Blood Orange Buttermilk Pound Cake

Blood Orange Buttermilk Pound Cake made in honour of my own mum for Mother's Day and especially chosen as oranges were one of her two favourite fruits (mangoes were the other and all other fruits she hated!)

What else can I tell you about my Mum? She was the most kindest, loving and generous person there could be with a heart of pure gold. Brave beyond imagination, she loved people and would always be willing to help anyone in any way she could. She taught my sisters and I well the importance of hard work, honesty, forgiveness, being humble and always counting your blessings.

My sisters and I were devoted to my Mum and it's a testament to the wonderful mum that she was that she  inspired the same love and devotion within her grandchildren.

Precious memories of bring with her are embedded in our hearts and will never be erased. Whenever my sisters and I feel weak in the face of any problems, Mum inspires us to carry on as we never saw her weaken even in her darkest moments (and believe me there were a few).

Although I am a mother myself, celebrating Mother's Day without my Mum feels incomplete in some way. Life would be complete if God would let all mothers reunite each year with their children each year just for Mother's Day - oh the cups of tea we would drink with Mum! She was an avid tea lover. She could give up food and water but never tea! I'm sure that she would have loved this simple sponge cake so pillowy, soft and light thanks to the buttermilk with the tantalising taste of her favourite oranges.

Wishing you all the happiest of Mothering Sundays.


220g plain flour

1 teaspoon baking powder

1/2 teaspoon salt

113g unsalted butter

200g caster sugar

Finely grated zest of 2 blood oranges

2 large eggs at room temperature

120ml buttermilk

60ml freshly squeezed blood orange juice

For the sauce:

90ml freshly squeezed blood orange juice

120g icing sugar

Preheat your oven to 160C.

Grease and line a large loaf pan with parchment.

Sift together the flour, baking powder and salt and set aside.

In a free standing mixer or with hand held electric beaters, beat together the butter, sugars and orange zest for 2 to 3 minutes until soft and creamy.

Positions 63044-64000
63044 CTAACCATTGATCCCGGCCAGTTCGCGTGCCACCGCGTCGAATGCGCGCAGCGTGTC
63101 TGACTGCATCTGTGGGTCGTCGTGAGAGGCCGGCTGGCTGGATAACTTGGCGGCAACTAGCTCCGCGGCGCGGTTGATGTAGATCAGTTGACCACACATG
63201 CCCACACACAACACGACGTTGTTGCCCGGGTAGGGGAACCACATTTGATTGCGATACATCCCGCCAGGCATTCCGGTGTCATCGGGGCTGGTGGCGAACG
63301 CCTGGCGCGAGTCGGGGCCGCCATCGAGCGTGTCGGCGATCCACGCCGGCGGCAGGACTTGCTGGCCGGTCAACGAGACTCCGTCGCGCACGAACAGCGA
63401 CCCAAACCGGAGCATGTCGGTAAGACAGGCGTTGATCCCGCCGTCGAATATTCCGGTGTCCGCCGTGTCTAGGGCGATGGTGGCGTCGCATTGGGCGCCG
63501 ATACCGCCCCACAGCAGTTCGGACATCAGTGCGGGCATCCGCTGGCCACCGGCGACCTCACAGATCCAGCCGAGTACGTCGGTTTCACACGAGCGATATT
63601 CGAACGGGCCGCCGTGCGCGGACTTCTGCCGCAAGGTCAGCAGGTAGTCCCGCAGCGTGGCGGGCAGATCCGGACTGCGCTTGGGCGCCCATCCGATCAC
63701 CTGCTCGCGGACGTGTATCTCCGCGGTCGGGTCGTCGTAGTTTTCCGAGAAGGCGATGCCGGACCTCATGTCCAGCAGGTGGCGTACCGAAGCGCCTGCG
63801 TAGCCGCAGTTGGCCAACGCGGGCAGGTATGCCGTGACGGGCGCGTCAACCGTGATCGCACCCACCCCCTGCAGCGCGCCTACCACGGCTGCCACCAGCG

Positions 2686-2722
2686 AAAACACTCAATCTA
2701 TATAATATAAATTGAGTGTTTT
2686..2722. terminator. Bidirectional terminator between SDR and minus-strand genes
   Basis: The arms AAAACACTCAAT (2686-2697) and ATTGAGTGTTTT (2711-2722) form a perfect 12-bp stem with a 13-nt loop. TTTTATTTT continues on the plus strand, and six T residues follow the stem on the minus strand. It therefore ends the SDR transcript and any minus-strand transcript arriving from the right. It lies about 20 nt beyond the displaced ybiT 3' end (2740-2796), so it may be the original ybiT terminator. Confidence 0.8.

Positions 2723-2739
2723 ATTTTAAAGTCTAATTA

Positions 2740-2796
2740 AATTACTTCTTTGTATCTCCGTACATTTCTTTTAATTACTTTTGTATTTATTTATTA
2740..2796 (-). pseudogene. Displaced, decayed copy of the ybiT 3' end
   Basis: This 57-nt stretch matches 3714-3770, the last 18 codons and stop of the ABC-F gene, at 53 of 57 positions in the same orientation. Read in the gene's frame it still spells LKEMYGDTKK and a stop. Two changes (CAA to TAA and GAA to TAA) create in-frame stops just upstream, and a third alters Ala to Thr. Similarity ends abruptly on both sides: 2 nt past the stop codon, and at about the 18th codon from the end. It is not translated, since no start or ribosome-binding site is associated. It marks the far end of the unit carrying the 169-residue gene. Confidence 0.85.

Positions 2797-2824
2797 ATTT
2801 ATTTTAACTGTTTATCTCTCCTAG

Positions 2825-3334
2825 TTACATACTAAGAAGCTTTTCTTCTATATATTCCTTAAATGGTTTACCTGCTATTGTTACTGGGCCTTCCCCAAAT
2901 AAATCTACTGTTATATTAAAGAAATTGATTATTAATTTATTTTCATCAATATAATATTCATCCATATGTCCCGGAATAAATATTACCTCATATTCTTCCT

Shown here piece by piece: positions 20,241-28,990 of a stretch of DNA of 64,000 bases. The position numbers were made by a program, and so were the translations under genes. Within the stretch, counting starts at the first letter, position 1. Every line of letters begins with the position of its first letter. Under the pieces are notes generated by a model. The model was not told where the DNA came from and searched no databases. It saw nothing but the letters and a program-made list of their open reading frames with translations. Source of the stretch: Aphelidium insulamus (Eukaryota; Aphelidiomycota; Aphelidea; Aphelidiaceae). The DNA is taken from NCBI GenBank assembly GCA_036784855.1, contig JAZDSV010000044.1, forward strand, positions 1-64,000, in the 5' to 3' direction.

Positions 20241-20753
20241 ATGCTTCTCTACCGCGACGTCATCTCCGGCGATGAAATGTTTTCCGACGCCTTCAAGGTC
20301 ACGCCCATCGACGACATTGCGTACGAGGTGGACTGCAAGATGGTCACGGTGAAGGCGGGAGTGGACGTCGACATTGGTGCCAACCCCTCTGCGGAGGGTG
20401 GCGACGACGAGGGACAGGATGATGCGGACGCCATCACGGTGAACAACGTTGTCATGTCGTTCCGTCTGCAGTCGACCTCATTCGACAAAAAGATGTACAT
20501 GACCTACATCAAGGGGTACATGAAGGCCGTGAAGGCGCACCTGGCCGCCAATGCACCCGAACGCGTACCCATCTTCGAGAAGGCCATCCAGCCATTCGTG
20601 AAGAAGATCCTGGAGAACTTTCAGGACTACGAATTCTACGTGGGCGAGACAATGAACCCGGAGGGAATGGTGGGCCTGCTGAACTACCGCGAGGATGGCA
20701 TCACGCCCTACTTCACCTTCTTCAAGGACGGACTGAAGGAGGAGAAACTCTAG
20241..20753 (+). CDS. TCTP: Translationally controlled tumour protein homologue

Add the eggs one at a time making sure the first is fully incorporated before adding the second.

Reduce the mixer setting to its lowest speed and add one third of the flour mixture, followed by half of the buttermilk and orange juice. Repeat with another third of flour, the remaining half of the buttermilk and orange juice and end with the final one third of flour.

Pour the batter into your prepared tin and bake for 55 to 60 minutes.

Allow the cake to cool in the tin for 15 minutes before turning it out on to a wire rack to cool.

While the cake is cooling, whisk together the freshly squeezed juice and icing sugar to make the sauce.

Make small pricks over the cake with a tooth pick and liberally brush the cake with the sauce reserving whatever sauce is left.

When the cake is cool, drizzle some of the remaining sauce over the cake and keep the rest of the sauce to serve along side the cake.

Decorate the cake with candied blood orange slices. Click here for how to make these Candid Orange Slices

Recipe found on this beautiful blog here

and adapted from this recipe here

Baking Notes:

Although the cake does contain orange juice, the taste of the oranges is very mild, hence the need to brush the cake with the sauce and keeping some extra sauce to intensify the flavour. Of course, if you prefer a milder taste of oranges, omit the brushing step and simply serve the sauce along side the cake.

I found my blood oranges in Waitrose although they call them Blush Oranges. As you can see from the pictures, these oranges were blood in colour when sliced but resumed their normal orange colour when squeezed. I suppose it all depends on the particular blood oranges you find and where they come from. M&S also have blood oranges with theirs grown in Seville.

You may need to cover your cake with foil about 45 minutes into the bake to prevent the top over browning.